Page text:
I often get frustrated while monitoring social media messaging for events like Tropical Storm Isaias. This frustration is probably derived from the wide range of people that I follow on social media such as degreed meteorologists, weather enthusiasts, professors, journalists, and so forth. People view these storms from different lenses of interest. As we have watched Isaias creep along the Florida coast, there has been constant chatter about whether its status: tropical storm or hurricane. That chatter continues Monday morning. In this particularly case, it really doesn’t matter. If you live along the eastern coast of the United States (and inland), you should be more focused on potential impacts of Isaias not its category.
Flood risk potential from Tropical Storm Isaias over the next 1 to 3 days.
My dad lives in the Spacecoast region of Florida. When storms approach, he often calls me for information since I am a meteorologist and director of the University of Georgia Atmospheric Sciences program. This one was no different. When he called Friday, I told him to expect minimal impacts from Isaias irrespective of whether it was a hurricane or a tropical storm. Hurricane Isaias struggled with wind shear as it moved through the Bahamas, and its circulation became decoupled. The National Hurricane Center “downgraded” the storm because of the “weakening” trend at that time. Of course this is technically what was supposed to happen from a meteorological perspective, but let’s talk about messaging.
The history and projected path of Isaias.
CIMSS Tropical Website
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I placed the words “downgraded” and “weakened” in quotations because they can often be psychological triggers for people. A recently published study in the International Journal of Mass Emergencies and Disasters explored risk communications associated with Superstorm Sandy. They found that certain messaging carried different assumptions about perceived risks (hurricane versus mid-latitude cyclone). In my own circle of social media friends and family, I started seeing social media posts of relief from people living along the East Coast when even though from my perspective, the expected impacts from Isaias were about the same. I recall cringing when some people let their guards down in the Carolinas for Hurricane Florence (2018) after it was “downgraded” from a Category 4 to a Category 1 storm even though flooding because of its lack of movement was always the primary threat. Hurricane Harvey (2017) made landfall as a major storm, but it is probably historic because of damage it caused as a torrential flood producer after it was “downgraded.” Our messaging culture is strongly rooted in the wind-based Saffir-Simpson scale, however, colleagues and I recently published a new metric in the Bulletin of the American Meteorological Society that recommends messaging based on extreme rainfall potential.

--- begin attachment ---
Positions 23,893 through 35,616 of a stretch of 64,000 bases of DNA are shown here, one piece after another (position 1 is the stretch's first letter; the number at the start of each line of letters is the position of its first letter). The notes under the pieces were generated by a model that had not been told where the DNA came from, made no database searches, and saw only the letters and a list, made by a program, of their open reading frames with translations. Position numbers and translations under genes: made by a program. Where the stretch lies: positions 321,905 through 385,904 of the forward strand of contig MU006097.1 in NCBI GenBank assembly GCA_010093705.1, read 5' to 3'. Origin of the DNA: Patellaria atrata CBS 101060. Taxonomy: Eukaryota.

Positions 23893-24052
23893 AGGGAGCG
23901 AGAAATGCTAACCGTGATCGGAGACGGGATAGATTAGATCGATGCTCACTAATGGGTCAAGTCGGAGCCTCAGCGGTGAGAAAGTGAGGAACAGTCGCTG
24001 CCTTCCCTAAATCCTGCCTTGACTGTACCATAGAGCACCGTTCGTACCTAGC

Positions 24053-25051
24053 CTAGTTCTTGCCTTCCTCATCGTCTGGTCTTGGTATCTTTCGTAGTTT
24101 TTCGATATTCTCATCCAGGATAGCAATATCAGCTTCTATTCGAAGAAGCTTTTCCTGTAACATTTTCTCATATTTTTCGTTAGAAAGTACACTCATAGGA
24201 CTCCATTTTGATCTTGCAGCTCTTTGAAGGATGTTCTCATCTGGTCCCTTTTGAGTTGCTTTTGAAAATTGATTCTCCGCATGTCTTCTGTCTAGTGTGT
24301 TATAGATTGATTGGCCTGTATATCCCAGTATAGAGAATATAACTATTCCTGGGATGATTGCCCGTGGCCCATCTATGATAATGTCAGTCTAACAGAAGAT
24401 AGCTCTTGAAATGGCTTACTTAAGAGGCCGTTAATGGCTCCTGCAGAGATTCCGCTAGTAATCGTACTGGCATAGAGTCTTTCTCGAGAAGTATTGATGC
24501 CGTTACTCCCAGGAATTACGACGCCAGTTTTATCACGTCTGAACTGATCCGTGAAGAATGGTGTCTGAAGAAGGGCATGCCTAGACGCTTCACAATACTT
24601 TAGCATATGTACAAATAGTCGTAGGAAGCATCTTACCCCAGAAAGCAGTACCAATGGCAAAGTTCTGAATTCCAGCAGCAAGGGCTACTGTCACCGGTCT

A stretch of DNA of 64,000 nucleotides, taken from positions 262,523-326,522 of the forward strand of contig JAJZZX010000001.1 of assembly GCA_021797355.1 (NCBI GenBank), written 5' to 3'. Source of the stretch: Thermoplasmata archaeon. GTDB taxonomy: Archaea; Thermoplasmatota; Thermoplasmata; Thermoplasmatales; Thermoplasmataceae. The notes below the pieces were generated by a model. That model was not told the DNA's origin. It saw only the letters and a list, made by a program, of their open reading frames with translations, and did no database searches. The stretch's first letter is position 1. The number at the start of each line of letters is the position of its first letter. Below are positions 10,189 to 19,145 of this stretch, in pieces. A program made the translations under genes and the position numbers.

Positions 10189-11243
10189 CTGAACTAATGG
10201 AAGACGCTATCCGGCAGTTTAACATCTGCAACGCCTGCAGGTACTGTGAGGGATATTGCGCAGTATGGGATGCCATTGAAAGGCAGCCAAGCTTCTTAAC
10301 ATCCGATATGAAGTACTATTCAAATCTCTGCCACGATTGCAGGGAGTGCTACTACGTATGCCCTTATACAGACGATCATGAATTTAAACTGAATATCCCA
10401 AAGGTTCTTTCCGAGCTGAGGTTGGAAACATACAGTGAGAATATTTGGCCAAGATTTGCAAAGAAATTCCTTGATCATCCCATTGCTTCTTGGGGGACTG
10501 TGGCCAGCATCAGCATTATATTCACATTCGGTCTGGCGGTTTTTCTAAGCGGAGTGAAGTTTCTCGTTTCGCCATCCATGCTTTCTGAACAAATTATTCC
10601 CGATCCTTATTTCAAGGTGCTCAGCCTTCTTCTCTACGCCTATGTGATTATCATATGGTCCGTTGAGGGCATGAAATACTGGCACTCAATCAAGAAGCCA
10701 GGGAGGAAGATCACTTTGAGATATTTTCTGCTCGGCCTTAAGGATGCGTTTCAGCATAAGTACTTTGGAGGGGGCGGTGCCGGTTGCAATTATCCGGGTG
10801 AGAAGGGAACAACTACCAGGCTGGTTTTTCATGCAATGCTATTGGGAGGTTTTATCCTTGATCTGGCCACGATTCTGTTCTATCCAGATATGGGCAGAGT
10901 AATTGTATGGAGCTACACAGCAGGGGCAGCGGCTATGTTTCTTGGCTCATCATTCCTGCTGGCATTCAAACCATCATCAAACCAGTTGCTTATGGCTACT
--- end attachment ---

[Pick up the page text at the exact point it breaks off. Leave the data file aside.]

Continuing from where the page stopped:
Rainfall forecast (inches) for Tropical Storm Isaias.
As of Monday morning, the National Hurricane Center’s official forecast still calls for Isaias to reach hurricane strength because it will move into a more favorable wind shear environment. This fact certainly suggests that people in the coastal Carolina region should be alert for storm surge, damaging winds, and tornadoes. Whether it ultimately becomes a hurricane or not, I think Weather.com senior digital meteorologist Jonathan Erdman’s Tweet sums up my thinking, “Time for the annual friendly reminder from meteorologists….There’s little difference between a 75 mph #hurricane and 70 mph #tropical storm.”
Over the next couple of days, there is a very significant rainfall threat up the I-95 corridor of the U.S. East Coast, one of the most populated regions of the U.S. Meteorologist Alex Lamers tweeted, “About 30 million people in the Moderate Risk areas over the next two days” from flooding.” The graphic above projects 6 to 10 inches of rainfall for areas around Washington D.C, Baltimore, and Philadelphia, and other regions within the 4-6 inches range. This is a list of what I am telling my friends or family in those regions:
- Expect significant urban and flash flooding. “Turn Around, Don’t Drown.”
- Expect loss of power and beware of falling trees due to the combination of rainfall, saturated soils, and potential tropical storm force winds.
While us “weather geeks” will obsess over whether it becomes a hurricane or not in the next few hours, if you live in the eastern U.S., you should be asking a different question. How will I be impacted?